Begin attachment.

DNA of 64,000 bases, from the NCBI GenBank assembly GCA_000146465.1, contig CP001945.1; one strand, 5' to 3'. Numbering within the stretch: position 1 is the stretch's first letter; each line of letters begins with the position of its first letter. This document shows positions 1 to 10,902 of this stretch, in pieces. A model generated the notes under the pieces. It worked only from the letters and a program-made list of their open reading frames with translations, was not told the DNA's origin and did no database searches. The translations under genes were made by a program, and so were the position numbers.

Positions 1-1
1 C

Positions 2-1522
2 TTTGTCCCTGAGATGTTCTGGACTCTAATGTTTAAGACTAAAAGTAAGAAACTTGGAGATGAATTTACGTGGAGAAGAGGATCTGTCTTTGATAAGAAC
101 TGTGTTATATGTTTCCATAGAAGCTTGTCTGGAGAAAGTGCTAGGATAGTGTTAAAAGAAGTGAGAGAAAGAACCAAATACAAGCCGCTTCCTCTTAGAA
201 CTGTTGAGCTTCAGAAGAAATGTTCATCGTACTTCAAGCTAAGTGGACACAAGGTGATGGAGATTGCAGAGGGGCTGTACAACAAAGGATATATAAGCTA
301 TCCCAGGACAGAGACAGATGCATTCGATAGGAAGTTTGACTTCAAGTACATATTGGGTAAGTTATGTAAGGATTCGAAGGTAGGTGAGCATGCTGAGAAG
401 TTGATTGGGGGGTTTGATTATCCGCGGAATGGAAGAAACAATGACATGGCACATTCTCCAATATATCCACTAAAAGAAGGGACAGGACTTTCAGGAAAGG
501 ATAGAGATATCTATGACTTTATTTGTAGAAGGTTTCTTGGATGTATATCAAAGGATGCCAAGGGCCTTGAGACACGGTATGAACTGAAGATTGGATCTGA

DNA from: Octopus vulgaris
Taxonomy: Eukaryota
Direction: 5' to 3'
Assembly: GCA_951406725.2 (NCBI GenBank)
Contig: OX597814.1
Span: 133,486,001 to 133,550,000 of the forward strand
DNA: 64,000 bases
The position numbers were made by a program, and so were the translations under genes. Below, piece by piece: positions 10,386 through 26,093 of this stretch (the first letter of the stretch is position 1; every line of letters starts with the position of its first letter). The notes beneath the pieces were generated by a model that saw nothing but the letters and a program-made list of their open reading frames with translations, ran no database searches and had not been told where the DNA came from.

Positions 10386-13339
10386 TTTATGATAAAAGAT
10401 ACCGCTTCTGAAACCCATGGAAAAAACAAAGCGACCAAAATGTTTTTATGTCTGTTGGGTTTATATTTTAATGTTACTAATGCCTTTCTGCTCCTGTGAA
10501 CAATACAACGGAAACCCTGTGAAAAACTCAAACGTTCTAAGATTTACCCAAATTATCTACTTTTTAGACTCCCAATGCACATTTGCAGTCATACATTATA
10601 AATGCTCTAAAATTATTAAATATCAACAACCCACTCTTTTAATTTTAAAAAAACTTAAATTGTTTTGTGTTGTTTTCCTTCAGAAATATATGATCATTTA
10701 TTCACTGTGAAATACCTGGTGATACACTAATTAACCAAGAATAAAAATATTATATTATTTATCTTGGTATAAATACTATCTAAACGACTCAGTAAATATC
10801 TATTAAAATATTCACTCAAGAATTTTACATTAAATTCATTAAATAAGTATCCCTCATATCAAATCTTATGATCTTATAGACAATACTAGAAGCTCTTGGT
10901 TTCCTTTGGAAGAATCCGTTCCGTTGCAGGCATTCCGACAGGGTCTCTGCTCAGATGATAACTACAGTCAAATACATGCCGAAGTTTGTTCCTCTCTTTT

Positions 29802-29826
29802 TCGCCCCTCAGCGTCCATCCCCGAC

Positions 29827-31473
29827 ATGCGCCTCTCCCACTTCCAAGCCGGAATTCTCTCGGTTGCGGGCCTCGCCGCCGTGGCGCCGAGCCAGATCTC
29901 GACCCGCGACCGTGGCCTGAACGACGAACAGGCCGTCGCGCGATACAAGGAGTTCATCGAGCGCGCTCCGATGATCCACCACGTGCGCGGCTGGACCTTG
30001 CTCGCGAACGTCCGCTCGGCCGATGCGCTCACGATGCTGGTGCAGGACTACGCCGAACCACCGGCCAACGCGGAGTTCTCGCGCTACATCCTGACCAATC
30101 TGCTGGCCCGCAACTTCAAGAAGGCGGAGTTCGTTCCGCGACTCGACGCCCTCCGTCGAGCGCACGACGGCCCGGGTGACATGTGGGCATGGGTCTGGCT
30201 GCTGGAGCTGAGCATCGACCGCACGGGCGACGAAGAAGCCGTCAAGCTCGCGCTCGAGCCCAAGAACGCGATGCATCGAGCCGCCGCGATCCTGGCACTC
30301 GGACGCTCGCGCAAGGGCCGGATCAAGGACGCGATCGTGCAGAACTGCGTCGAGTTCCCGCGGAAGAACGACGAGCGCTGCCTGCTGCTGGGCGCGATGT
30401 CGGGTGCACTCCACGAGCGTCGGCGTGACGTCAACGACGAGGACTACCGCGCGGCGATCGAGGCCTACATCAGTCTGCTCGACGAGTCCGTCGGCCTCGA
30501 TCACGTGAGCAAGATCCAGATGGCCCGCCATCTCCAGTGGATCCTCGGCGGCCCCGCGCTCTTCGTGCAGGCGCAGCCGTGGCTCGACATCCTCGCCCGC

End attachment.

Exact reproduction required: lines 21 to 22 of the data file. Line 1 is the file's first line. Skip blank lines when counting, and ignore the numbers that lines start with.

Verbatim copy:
10401 ACCGCTTCTGAAACCCATGGAAAAAACAAAGCGACCAAAATGTTTTTATGTCTGTTGGGTTTATATTTTAATGTTACTAATGCCTTTCTGCTCCTGTGAA
10501 CAATACAACGGAAACCCTGTGAAAAACTCAAACGTTCTAAGATTTACCCAAATTATCTACTTTTTAGACTCCCAATGCACATTTGCAGTCATACATTATA